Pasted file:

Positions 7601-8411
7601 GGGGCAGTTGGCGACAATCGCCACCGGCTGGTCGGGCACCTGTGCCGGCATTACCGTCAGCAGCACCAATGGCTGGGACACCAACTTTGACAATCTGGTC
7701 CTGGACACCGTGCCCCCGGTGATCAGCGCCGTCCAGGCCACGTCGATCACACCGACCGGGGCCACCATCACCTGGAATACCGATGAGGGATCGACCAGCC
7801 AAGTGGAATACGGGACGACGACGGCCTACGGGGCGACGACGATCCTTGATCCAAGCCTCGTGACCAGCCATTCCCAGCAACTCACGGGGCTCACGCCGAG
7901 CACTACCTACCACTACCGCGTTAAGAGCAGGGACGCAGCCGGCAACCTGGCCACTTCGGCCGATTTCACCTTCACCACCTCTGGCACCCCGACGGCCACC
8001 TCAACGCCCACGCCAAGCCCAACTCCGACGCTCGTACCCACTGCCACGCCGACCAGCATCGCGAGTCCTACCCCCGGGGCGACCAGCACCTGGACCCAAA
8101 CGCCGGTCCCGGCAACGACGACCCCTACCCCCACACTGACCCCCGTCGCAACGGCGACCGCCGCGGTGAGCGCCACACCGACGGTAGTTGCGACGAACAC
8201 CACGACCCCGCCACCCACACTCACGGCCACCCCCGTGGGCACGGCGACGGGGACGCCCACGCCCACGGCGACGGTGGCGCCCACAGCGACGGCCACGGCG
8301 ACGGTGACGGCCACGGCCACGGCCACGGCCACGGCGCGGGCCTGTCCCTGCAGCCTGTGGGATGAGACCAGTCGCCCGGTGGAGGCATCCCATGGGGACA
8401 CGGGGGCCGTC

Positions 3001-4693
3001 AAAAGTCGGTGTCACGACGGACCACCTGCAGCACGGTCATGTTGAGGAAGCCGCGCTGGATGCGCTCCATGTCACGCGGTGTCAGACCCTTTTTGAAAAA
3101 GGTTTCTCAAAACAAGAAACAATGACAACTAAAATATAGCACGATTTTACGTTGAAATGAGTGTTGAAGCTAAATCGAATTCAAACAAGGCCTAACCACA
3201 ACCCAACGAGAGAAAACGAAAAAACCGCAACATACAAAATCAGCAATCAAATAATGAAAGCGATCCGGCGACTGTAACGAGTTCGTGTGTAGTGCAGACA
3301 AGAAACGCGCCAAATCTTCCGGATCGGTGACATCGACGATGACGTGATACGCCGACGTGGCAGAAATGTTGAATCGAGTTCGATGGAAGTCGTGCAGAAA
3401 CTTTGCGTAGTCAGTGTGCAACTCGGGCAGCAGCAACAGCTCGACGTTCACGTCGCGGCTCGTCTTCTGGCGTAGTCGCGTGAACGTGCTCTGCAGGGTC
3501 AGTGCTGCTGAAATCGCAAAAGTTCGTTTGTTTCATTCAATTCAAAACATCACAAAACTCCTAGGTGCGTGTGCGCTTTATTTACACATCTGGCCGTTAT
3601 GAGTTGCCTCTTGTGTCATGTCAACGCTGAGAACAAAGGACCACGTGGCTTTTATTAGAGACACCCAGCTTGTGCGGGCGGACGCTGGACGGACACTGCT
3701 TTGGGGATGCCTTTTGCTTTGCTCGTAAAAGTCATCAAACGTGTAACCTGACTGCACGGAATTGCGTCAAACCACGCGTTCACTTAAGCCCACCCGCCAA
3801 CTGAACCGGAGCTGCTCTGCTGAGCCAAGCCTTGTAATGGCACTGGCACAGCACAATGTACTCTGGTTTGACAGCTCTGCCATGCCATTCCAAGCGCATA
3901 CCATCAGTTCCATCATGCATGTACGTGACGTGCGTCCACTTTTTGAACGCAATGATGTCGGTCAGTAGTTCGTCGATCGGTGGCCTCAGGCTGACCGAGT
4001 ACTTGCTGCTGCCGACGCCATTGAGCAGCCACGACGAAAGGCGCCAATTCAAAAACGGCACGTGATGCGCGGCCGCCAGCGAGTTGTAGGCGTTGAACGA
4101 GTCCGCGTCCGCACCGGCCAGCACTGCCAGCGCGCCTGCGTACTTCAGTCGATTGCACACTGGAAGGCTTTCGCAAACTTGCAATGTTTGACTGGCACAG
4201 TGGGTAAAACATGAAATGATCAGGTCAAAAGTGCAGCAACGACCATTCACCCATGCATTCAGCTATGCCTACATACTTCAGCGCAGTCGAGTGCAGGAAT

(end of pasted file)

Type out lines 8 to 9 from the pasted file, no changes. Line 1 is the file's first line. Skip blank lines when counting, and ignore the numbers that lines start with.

8201 CACGACCCCGCCACCCACACTCACGGCCACCCCCGTGGGCACGGCGACGGGGACGCCCACGCCCACGGCGACGGTGGCGCCCACAGCGACGGCCACGGCG
8301 ACGGTGACGGCCACGGCCACGGCCACGGCCACGGCGCGGGCCTGTCCCTGCAGCCTGTGGGATGAGACCAGTCGCCCGGTGGAGGCATCCCATGGGGACA